I’m at this awkward standstill in my life right now. I’ve freshly graduated college and now find myself flooded with mixed messages on the appropriate next steps. On one side, there are those who suggest taking time off and relaxing for a bit before diving into a full-time career. To me, this sound like a euphemism for what they’re really thinking: “You graduated with no job lined up? Oh how sad.” On the other hand, there is the constant societal  (not to mention parental) pressure to find a job, start a career, and start work on the rest of my life.

And so I’m at an uncomfortable, and unique, point in my life where the trail seems to fork and I know I must choose one or the other, the detour or the straight path. Yet, I can’t help but dillydally on my current path of indecision. I look around me and I realize how truly rare of a situation I am in.

For the majority of my life, summers were a time of limited work and of much need relaxation in between a regularly scheduled school year. Now, summer has become just another time when I should be employed—but I’m not.

I just recently accepted to work full-time at my back-up summer job—you know the deal: the place I’ve worked at since high school; the place that has no bearing on my real career, but at least provides me with a constant stream of minimum wage paychecks. My immediate thought upon accepting to “work everyday” in response to my bosses oh-so-professional text message was my own very eloquent: “Shit, I’m screwing myself over, aren’t I?” What happens if I get stuck in this rut?

Don’t get me wrong, I’ve been steadily applying to jobs, but with no success. It’s gotten to the point where I yearn for even a rejection letter. The application process is so impersonal, most of which is done online by submitting word documents that will some how accurately reflect who you are to a future employer.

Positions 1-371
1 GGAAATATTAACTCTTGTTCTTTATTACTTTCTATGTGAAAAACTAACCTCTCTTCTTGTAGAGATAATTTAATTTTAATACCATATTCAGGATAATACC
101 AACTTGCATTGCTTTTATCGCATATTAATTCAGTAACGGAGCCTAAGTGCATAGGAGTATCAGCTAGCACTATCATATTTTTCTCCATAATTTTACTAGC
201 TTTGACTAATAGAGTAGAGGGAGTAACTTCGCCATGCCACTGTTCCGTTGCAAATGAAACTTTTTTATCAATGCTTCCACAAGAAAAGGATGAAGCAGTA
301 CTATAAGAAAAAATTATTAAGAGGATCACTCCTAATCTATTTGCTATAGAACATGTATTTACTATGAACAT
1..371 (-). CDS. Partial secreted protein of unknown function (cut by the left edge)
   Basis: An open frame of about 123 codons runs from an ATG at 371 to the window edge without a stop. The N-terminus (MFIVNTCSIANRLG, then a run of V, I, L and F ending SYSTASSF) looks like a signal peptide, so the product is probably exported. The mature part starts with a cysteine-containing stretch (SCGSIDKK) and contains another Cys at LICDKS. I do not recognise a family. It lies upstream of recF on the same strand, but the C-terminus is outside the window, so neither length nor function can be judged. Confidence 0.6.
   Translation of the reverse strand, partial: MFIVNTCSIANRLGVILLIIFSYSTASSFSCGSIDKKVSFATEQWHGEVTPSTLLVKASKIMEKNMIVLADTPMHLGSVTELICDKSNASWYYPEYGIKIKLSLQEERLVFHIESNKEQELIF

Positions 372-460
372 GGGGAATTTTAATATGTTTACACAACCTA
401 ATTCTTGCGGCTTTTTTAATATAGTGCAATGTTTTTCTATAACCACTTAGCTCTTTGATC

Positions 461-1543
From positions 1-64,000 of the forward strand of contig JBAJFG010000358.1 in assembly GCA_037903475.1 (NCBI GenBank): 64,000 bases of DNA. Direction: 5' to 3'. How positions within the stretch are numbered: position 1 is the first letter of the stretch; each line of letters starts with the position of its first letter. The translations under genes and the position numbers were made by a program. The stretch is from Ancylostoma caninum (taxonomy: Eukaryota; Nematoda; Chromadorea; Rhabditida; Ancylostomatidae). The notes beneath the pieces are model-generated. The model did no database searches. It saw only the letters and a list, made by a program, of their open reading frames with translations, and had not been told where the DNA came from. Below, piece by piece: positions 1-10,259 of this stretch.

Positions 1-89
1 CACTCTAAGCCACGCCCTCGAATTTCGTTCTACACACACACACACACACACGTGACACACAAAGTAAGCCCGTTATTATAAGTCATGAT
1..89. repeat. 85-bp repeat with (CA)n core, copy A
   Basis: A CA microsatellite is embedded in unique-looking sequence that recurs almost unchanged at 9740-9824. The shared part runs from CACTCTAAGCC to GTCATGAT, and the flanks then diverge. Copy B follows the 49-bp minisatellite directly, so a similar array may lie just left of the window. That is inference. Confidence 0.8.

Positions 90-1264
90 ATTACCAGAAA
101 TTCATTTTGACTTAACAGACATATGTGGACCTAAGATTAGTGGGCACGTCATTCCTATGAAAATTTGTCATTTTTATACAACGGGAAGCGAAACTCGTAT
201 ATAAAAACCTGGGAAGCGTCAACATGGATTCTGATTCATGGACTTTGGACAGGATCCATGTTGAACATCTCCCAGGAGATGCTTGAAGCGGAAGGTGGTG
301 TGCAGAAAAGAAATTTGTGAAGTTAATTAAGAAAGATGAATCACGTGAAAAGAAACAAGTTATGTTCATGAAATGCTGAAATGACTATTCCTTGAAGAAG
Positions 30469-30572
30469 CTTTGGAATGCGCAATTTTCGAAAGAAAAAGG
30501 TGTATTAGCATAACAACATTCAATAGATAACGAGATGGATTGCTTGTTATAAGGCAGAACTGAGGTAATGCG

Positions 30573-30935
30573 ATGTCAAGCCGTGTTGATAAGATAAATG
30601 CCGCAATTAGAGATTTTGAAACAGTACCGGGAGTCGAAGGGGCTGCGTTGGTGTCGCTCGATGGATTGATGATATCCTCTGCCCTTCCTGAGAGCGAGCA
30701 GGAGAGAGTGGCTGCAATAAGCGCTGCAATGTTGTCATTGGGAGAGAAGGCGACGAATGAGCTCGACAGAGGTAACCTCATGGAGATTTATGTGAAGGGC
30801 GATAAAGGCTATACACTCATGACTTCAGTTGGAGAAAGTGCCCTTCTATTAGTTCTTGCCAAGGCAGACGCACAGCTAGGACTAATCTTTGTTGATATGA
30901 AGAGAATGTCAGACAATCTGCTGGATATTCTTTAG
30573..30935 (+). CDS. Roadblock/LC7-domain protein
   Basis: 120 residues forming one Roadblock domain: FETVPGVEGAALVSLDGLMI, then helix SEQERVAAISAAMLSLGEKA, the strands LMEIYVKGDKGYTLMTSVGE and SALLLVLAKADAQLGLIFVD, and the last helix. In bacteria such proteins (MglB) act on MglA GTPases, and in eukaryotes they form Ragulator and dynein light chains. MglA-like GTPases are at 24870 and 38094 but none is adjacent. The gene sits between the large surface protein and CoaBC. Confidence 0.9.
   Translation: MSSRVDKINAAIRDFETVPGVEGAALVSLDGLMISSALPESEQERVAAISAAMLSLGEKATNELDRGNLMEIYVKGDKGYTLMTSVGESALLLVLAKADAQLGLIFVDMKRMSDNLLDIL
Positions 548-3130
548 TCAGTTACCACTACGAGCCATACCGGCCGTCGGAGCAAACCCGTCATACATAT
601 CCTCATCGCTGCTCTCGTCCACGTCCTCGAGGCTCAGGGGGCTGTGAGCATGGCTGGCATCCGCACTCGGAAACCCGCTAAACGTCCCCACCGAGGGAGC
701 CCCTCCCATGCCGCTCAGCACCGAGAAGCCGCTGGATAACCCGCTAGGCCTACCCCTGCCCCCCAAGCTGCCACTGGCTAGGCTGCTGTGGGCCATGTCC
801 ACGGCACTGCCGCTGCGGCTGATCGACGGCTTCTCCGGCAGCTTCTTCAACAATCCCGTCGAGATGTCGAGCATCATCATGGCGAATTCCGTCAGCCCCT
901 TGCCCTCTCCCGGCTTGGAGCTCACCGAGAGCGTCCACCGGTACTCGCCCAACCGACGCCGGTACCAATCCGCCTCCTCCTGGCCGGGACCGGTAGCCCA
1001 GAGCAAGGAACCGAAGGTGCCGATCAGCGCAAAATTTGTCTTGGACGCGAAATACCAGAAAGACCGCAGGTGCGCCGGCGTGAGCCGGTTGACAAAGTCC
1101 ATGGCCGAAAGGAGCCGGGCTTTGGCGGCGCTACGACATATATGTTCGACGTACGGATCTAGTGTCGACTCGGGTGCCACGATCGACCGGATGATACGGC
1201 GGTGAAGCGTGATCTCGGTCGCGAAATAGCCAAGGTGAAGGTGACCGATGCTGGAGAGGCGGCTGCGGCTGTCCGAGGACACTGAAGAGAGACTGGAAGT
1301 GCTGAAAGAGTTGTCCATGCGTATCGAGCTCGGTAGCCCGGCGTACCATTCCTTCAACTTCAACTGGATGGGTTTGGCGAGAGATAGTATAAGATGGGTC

With the economy and the influx of new graduates, I can only assume that companies are swarming with excess applicants—myself included. After all, how do you make yourself stand out from the crowd? A witty cover letter? A spectacular list of work experience? All of this requires the hirer to look beyond an initial scan of the hundreds/thousands of applicants.

People are constantly assuring me that “something will show up” and “good for you, take some time off.” Little do they know how uncomfortable I feel about the whole situation. I feel like a disappointment for graduating without a job—I was a great student who really excelled in classes and graduated top of my major. While I am happy to have some rest and relaxation (interspersed with the good old ‘summer job’), I feel so unsteady. I want to settle back into some sort of routine in which I know where I’ll be come fall.

Ideally, I would still be in classes, but school is expensive and I’ve got enough loans to pay for the time being. And so I just sit around, waiting for my real life to start, and in the meantime I’ll go through the motions I’ve gone through every other summer. In addition, I’ll diligently apply to more and more jobs where I will undoubtedly be overlooked for a more qualified and experienced candidate. So as my friends carry on with their regularly scheduled lives—jobs, training, school—I find myself in this uncomfortable slump wondering: just where do I belong?